Review by Jamie McNeil
“Slash Moron, athlete, adventurer and all-round action man is invited to Professor Essor’s secluded country retreat…”
Slash: Why did you call me here, Prof?
Professor Essor: Well, Slash, I need an unwitting id—I mean an intrepid hero to accompany me on the journey of a lifetime. I’ve discovered a strange, new world, come into my house and I will tell you all about it.
Slash Moron is the brainchild of grizzled veterans of the British comics scene Bambos Georgiou, James Hansen and John Burns. Bambos scripts and letters with Hansen providing the pencils while Burns colours. Slash has his home in Aces Weekly, an online anthology that describes itself as “the award-winning, exclusively cyberspace – NO PRINTING, NO PAPER – comic art magazine”, co-founded by David Lloyd (V for Vendetta) and Bambos himself.
At first Slash is very resistant to the idea until he meets the Prof’s assistant, the gorgeous Gale Goodbody. Desperate to impress her, he hastily joins the expedition along with Essor’s artificial intelligence Robot. Soon after landing they rescue alien Gaz-Sharaz who tells them about the planet Varzoom and its dictator Klutchmong and his vicious Porcopods. Hilarity ensues as the creators proceed to lampoon every single sci-fi trope and cliché from Flash Gordon (most obviously) to Edgar Rice Burroughs (more subtly) and everything in-between. Bambos’ script is frequently funny, at its best when mocking the silliness of macho masculinity inherent to the genre.
Slash (piloting the ship): I bet you’re really impressed that I’m going to be flying this rocket, Gale!
Gale: Actually I designed and built the navigation system, and I helped invent the new ion propulsion stabilisers.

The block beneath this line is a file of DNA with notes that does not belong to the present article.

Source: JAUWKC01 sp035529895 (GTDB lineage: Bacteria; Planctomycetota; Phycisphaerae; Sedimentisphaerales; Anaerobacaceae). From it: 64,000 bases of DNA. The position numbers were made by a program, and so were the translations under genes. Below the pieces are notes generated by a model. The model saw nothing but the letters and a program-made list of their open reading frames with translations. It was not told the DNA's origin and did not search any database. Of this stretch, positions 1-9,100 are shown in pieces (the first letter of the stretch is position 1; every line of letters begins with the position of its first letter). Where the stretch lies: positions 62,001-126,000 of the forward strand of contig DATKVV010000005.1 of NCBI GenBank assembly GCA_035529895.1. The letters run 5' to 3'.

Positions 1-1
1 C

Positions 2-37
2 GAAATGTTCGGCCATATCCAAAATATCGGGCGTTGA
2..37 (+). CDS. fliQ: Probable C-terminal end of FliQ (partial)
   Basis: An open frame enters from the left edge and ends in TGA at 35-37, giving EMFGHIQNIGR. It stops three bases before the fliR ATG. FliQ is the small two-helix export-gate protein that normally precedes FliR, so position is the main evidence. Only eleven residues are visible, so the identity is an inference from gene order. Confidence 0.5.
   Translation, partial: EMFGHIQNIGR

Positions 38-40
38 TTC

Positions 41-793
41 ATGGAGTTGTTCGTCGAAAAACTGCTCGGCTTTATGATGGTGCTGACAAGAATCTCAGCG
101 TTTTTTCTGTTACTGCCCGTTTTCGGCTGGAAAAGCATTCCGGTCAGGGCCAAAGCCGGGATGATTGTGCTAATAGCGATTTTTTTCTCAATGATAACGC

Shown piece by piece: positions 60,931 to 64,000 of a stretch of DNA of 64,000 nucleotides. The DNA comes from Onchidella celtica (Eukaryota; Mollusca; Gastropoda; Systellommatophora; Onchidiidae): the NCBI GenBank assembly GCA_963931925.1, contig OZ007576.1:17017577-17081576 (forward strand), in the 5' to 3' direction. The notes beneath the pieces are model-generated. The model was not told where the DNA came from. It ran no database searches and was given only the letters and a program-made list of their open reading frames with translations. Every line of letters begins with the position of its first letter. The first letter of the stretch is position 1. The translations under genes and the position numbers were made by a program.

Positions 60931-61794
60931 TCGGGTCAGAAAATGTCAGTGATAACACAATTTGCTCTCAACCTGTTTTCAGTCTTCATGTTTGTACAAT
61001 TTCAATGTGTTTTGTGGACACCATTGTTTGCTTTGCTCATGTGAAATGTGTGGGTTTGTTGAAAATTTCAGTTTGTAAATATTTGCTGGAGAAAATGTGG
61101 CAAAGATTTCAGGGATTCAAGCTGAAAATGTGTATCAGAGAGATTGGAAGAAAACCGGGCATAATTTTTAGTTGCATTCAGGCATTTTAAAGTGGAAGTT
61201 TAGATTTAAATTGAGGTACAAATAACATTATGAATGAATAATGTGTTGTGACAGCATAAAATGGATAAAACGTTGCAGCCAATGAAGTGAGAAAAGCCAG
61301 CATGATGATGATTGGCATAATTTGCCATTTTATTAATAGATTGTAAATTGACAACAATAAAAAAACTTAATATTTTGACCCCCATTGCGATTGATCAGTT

Slash: Yeah, but I get to push the button marked “Go”!
Even funnier is a familiarity about the cast, the honest portrayal of hero and villain alike quite refreshing. Every character has a distinct personality that also comes across in artist Hansen’s illustrations, fun and dynamic in the style of the British funny comics, with Burns’ bright colours making the varied environments stand out. Presented in the original landscape format of Aces Weekly stories, the art isn’t crowded despite moving at a brisk pace. The main question is who is Slash Moron for? The art is similar to that of British comic staples with the scenarios silly and appealing to children, but the humour in the dialogue often raises a naughty snigger. Plenty of kids’ books do that nowadays so the decision is really up to the reader. On the other hand the source material referenced is unknown to most 21st century children and some adults, so the jokes may fly right over your head.
Whatever you decide, be assured that Slash Moron is a fun inventive read with entertaining art that smoothly mixes the classic with the modern. Most surprising is that the creators, especially Bambos as writer, succeed in merging old themes into a fresh-feeling comedy. That’s impressive. For lovers of the indie comic scene, Slash Moron is a good addition though printed copies are limited to around 300 and only available at their Indiegogo page.
“Further Adventures of Slash Moron are in Production. You have been warned!”